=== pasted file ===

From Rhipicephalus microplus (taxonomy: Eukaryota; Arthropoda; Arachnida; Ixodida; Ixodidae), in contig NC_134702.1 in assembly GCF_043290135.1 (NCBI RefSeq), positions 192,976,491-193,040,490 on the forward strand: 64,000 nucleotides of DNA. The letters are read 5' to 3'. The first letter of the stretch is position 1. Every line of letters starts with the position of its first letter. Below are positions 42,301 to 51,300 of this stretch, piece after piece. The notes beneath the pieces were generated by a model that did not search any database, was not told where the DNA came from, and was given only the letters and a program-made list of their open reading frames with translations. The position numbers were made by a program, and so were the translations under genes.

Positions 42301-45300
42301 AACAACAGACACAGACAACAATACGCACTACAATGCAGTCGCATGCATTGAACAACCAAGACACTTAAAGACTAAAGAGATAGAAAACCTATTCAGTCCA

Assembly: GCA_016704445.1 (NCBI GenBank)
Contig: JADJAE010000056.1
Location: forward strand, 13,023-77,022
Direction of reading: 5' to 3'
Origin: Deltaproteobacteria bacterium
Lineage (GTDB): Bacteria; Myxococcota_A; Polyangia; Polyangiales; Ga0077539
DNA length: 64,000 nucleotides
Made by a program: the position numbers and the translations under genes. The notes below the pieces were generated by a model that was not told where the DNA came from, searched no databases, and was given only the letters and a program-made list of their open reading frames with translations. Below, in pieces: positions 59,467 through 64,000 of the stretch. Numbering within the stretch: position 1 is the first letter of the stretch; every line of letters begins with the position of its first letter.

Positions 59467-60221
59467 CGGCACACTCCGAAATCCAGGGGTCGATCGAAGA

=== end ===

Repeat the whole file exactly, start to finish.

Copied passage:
From Rhipicephalus microplus (taxonomy: Eukaryota; Arthropoda; Arachnida; Ixodida; Ixodidae), in contig NC_134702.1 in assembly GCF_043290135.1 (NCBI RefSeq), positions 192,976,491-193,040,490 on the forward strand: 64,000 nucleotides of DNA. The letters are read 5' to 3'. The first letter of the stretch is position 1. Every line of letters starts with the position of its first letter. Below are positions 42,301 to 51,300 of this stretch, piece after piece. The notes beneath the pieces were generated by a model that did not search any database, was not told where the DNA came from, and was given only the letters and a program-made list of their open reading frames with translations. The position numbers were made by a program, and so were the translations under genes.

Positions 42301-45300
42301 AACAACAGACACAGACAACAATACGCACTACAATGCAGTCGCATGCATTGAACAACCAAGACACTTAAAGACTAAAGAGATAGAAAACCTATTCAGTCCA

Assembly: GCA_016704445.1 (NCBI GenBank)
Contig: JADJAE010000056.1
Location: forward strand, 13,023-77,022
Direction of reading: 5' to 3'
Origin: Deltaproteobacteria bacterium
Lineage (GTDB): Bacteria; Myxococcota_A; Polyangia; Polyangiales; Ga0077539
DNA length: 64,000 nucleotides
Made by a program: the position numbers and the translations under genes. The notes below the pieces were generated by a model that was not told where the DNA came from, searched no databases, and was given only the letters and a program-made list of their open reading frames with translations. Below, in pieces: positions 59,467 through 64,000 of the stretch. Numbering within the stretch: position 1 is the first letter of the stretch; every line of letters begins with the position of its first letter.

Positions 59467-60221
59467 CGGCACACTCCGAAATCCAGGGGTCGATCGAAGA